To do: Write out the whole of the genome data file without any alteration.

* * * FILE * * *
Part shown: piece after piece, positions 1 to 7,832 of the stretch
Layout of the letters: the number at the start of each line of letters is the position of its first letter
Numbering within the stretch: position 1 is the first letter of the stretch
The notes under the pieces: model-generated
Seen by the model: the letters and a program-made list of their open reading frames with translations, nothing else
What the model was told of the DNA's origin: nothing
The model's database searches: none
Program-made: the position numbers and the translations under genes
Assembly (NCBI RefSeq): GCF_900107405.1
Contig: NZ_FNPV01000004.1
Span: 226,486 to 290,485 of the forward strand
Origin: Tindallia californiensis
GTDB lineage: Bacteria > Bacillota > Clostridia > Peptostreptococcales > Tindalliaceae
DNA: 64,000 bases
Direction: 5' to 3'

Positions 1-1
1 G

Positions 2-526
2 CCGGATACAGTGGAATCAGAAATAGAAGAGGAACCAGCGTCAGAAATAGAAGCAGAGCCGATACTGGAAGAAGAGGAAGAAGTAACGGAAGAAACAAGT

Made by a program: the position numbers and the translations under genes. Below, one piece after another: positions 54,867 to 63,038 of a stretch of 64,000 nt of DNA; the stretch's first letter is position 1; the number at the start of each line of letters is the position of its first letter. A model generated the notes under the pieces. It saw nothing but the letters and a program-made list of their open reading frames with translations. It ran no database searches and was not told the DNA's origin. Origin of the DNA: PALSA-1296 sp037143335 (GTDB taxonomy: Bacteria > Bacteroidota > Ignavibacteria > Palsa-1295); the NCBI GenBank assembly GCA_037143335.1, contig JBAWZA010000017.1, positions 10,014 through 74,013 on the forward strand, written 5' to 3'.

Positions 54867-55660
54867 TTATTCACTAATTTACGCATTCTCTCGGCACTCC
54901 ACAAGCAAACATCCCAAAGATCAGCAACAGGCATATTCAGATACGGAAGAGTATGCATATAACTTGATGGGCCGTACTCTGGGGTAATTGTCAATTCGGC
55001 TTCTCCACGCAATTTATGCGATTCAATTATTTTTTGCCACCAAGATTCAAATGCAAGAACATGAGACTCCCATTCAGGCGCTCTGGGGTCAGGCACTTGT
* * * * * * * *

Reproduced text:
Part shown: piece after piece, positions 1 to 7,832 of the stretch
Layout of the letters: the number at the start of each line of letters is the position of its first letter
Numbering within the stretch: position 1 is the first letter of the stretch
The notes under the pieces: model-generated
Seen by the model: the letters and a program-made list of their open reading frames with translations, nothing else
What the model was told of the DNA's origin: nothing
The model's database searches: none
Program-made: the position numbers and the translations under genes
Assembly (NCBI RefSeq): GCF_900107405.1
Contig: NZ_FNPV01000004.1
Span: 226,486 to 290,485 of the forward strand
Origin: Tindallia californiensis
GTDB lineage: Bacteria > Bacillota > Clostridia > Peptostreptococcales > Tindalliaceae
DNA: 64,000 bases
Direction: 5' to 3'

Positions 1-1
1 G

Positions 2-526
2 CCGGATACAGTGGAATCAGAAATAGAAGAGGAACCAGCGTCAGAAATAGAAGCAGAGCCGATACTGGAAGAAGAGGAAGAAGTAACGGAAGAAACAAGT

Made by a program: the position numbers and the translations under genes. Below, one piece after another: positions 54,867 to 63,038 of a stretch of 64,000 nt of DNA; the stretch's first letter is position 1; the number at the start of each line of letters is the position of its first letter. A model generated the notes under the pieces. It saw nothing but the letters and a program-made list of their open reading frames with translations. It ran no database searches and was not told the DNA's origin. Origin of the DNA: PALSA-1296 sp037143335 (GTDB taxonomy: Bacteria > Bacteroidota > Ignavibacteria > Palsa-1295); the NCBI GenBank assembly GCA_037143335.1, contig JBAWZA010000017.1, positions 10,014 through 74,013 on the forward strand, written 5' to 3'.

Positions 54867-55660
54867 TTATTCACTAATTTACGCATTCTCTCGGCACTCC
54901 ACAAGCAAACATCCCAAAGATCAGCAACAGGCATATTCAGATACGGAAGAGTATGCATATAACTTGATGGGCCGTACTCTGGGGTAATTGTCAATTCGGC
55001 TTCTCCACGCAATTTATGCGATTCAATTATTTTTTGCCACCAAGATTCAAATGCAAGAACATGAGACTCCCATTCAGGCGCTCTGGGGTCAGGCACTTGT